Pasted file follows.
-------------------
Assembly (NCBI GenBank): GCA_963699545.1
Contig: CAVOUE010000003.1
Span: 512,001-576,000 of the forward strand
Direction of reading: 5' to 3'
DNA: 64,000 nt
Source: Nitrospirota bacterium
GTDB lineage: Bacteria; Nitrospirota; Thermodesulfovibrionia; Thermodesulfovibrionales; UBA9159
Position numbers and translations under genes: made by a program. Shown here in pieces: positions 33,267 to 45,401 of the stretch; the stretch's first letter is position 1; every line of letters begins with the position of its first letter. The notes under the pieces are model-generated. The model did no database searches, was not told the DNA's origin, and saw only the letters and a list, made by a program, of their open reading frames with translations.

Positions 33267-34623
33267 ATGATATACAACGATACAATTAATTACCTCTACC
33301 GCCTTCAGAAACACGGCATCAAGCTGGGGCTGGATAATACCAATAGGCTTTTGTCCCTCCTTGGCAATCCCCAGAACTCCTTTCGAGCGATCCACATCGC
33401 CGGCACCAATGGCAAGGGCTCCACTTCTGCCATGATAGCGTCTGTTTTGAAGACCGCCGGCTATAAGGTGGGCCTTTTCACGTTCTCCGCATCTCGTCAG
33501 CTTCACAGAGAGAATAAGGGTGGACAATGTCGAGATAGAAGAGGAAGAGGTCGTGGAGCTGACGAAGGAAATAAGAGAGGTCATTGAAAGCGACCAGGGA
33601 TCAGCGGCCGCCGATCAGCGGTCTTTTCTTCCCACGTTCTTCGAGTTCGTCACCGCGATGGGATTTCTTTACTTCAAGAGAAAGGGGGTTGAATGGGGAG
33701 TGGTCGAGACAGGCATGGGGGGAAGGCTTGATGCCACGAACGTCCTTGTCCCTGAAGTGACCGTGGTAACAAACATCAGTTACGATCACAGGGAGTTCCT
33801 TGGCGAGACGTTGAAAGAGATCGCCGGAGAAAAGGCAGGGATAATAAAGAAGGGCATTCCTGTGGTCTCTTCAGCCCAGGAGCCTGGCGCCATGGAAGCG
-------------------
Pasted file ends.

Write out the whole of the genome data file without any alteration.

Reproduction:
Assembly (NCBI GenBank): GCA_963699545.1
Contig: CAVOUE010000003.1
Span: 512,001-576,000 of the forward strand
Direction of reading: 5' to 3'
DNA: 64,000 nt
Source: Nitrospirota bacterium
GTDB lineage: Bacteria; Nitrospirota; Thermodesulfovibrionia; Thermodesulfovibrionales; UBA9159
Position numbers and translations under genes: made by a program. Shown here in pieces: positions 33,267 to 45,401 of the stretch; the stretch's first letter is position 1; every line of letters begins with the position of its first letter. The notes under the pieces are model-generated. The model did no database searches, was not told the DNA's origin, and saw only the letters and a list, made by a program, of their open reading frames with translations.

Positions 33267-34623
33267 ATGATATACAACGATACAATTAATTACCTCTACC
33301 GCCTTCAGAAACACGGCATCAAGCTGGGGCTGGATAATACCAATAGGCTTTTGTCCCTCCTTGGCAATCCCCAGAACTCCTTTCGAGCGATCCACATCGC
33401 CGGCACCAATGGCAAGGGCTCCACTTCTGCCATGATAGCGTCTGTTTTGAAGACCGCCGGCTATAAGGTGGGCCTTTTCACGTTCTCCGCATCTCGTCAG
33501 CTTCACAGAGAGAATAAGGGTGGACAATGTCGAGATAGAAGAGGAAGAGGTCGTGGAGCTGACGAAGGAAATAAGAGAGGTCATTGAAAGCGACCAGGGA
33601 TCAGCGGCCGCCGATCAGCGGTCTTTTCTTCCCACGTTCTTCGAGTTCGTCACCGCGATGGGATTTCTTTACTTCAAGAGAAAGGGGGTTGAATGGGGAG
33701 TGGTCGAGACAGGCATGGGGGGAAGGCTTGATGCCACGAACGTCCTTGTCCCTGAAGTGACCGTGGTAACAAACATCAGTTACGATCACAGGGAGTTCCT
33801 TGGCGAGACGTTGAAAGAGATCGCCGGAGAAAAGGCAGGGATAATAAAGAAGGGCATTCCTGTGGTCTCTTCAGCCCAGGAGCCTGGCGCCATGGAAGCG